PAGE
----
Federal Reserve Chairman Jerome Powell‘s insistence that the central bank is not deliberately trying to cause a recession and that the economy is on solid footing is exactly what someone in his position would be expected to say.
The trouble is, the Fed’s likely to get a recession anyway as data shows the economy is a far cry from stable.
Consequently, markets whipsawed Thursday, going from a positive reaction on Wednesday to Powell’s post-meeting comments to a rout as worries fester over what effect higher interest rates and tighter monetary policy will have on a fragile state of affairs.
“What the market is worried about, even before you get to a recession, is a policy mistake, that the Fed breaks something,” said Quincy Krosby, chief equity strategist at LPL Financial. “The market also is questioning his comment that the economy is strong.”
Federal Reserve Board Chairman Jerome Powell speaks to reporters after the Federal Reserve raised its target interest rate by three-quarters of a percentage point to stem a disruptive surge in inflation, during a news conference following a two-day meeting of the Federal Open Market Committee (FOMC) in Washington, U.S., June 15, 2022.
Elizabeth Frantz | Reuters
More specifically, two comments the Fed chair made stand out from the news conference: First, that the Fed is not trying to “induce a recession now. Let’s be clear about that.” Also: “There’s no sign of a broader slowdown that I can see in the economy.”
In fact, there are myriad signs of a slowdown.
On Thursday alone, real estate data for May showed a 14.4% monthly slowdown in housing starts at a time when there is a chronic shortage of homes. A Fed manufacturing reading showed continued contraction in the Philadelphia region. Weekly jobless claims were higher than expected as well.
“At minimum, growth was going to slow even before the Fed started pressing on the brakes,” said Tom Porcelli, chief U.S. economist at RBC Capital Markets. “The evidence on that is seemingly growing on a pretty consistent basis now … With all due respect to [Powell’s] comment, it’s just not consistent with the data on the ground.”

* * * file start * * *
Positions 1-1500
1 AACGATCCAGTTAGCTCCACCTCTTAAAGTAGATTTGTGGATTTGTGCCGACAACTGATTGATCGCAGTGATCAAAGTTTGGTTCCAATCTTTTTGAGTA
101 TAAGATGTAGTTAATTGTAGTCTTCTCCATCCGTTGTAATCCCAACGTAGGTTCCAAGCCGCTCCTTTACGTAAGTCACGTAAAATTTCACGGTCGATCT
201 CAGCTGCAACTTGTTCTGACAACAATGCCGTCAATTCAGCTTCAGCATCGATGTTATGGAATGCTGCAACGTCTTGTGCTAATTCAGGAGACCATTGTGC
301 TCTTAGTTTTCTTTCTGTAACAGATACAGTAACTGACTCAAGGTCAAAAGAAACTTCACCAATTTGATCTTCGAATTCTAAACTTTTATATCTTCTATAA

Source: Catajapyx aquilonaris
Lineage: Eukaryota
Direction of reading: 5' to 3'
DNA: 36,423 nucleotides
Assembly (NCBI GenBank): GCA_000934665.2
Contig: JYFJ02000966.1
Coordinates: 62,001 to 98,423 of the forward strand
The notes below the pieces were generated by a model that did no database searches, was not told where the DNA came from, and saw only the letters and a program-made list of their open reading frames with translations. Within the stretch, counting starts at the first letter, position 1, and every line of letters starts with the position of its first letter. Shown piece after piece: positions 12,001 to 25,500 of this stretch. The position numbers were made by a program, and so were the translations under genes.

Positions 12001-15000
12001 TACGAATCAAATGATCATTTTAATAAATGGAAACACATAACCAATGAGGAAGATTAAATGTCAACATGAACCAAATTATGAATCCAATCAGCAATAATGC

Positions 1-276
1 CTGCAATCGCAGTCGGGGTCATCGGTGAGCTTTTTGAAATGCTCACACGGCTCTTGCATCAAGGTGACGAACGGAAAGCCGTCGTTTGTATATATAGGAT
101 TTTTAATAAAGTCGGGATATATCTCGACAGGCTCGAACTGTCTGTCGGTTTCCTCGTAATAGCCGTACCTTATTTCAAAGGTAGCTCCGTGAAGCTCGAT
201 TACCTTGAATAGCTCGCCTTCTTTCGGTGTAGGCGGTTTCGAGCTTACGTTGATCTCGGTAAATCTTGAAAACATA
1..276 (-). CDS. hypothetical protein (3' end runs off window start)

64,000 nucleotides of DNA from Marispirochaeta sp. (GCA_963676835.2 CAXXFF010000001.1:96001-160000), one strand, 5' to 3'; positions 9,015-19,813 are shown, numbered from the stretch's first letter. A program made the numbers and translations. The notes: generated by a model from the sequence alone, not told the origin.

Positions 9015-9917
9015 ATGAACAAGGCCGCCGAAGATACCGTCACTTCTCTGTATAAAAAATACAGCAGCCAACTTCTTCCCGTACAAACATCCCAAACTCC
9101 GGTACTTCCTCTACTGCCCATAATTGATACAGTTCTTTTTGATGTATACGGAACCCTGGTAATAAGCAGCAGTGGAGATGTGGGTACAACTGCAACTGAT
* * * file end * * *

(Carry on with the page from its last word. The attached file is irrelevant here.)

In the aftermath of Wednesday’s decision to raise benchmark interest rates 75 basis points, the biggest move in 28 years, Wall Street reaction to the hike, plus Powell’s comments, coalesced around a few common themes.
First, as Krosby said, “The market believes the Fed is going to expunge inflation pressures.”
However, “That’s the problem now. There’s a sense in the market that he could lead us straight towards the Fed breaking something, which is a policy error,” she added.
Second, there was a general lack of clarity about what happens next. Will the Fed hike 50 basis points or 75 basis points come July? Statements from Powell indicated that both are on the table, but his seemingly glass-half-full comments about the economy left more wiggle room than markets were comfortable with.
Finally, the chair contradicted himself on multiple occasions.
He noted that the Fed has little control of inflation inputs such as energy and food prices, but said the Fed will keep hiking until gas prices fall. He also said inflation expectations are well-anchored while conceding that the policy pivot away from a half percentage point hike to Wednesday’s move was influenced by a rising inflation outlook, as shown in Friday’s University of Michigan survey.
And then there was the economic question, with the chair insisting the economy is well positioned to handle higher rates while an Atlanta Fed gauge is showing flat economic growth in the second quarter after falling 1.5% in the first.
Taken together, Powell’s comments “came across as confused, lacking confidence, and raising macroeconomic and financial stability risks,” Bespoke Investment Group said in a client note.
The firm also took Powell to task for emphasizing food and fuel inflation, which are generally considered outside the Fed’s purview.
“Not only is the Fed targeting the wrong variable explicitly and casting aside forward guidance, they also appear to be far too optimistic about near-term growth; Powell’s description of consumer spending as ‘strong’ amidst ‘no sign of a broader slowdown in the economy’ adds to our concern that the Fed is behind the curve and hurtling towards a policy error as a result,” Bespoke said.
Powell affirmed that he and his fellow policymakers won’t be locked into a specific course of action but will be guided by data.
He might not like what he sees for a while, particularly if he focuses on headline inflation influences such as gas and groceries.
RBC’s Porcelli said those numbers likely will point to 9% annual increases for the rest of the summer, putting the Fed in a potential box if it uses those levels as policy triggers.
“They need an off ramp. They need to acknowledge the reality that they can’t control this stuff,” Porcelli said. “They need to have a better narrative. Short of him laying out a more cohesive strategy for how they’re going to deal with this, this lends itself to an idea that maybe they do make a more meaningful policy mistake.”
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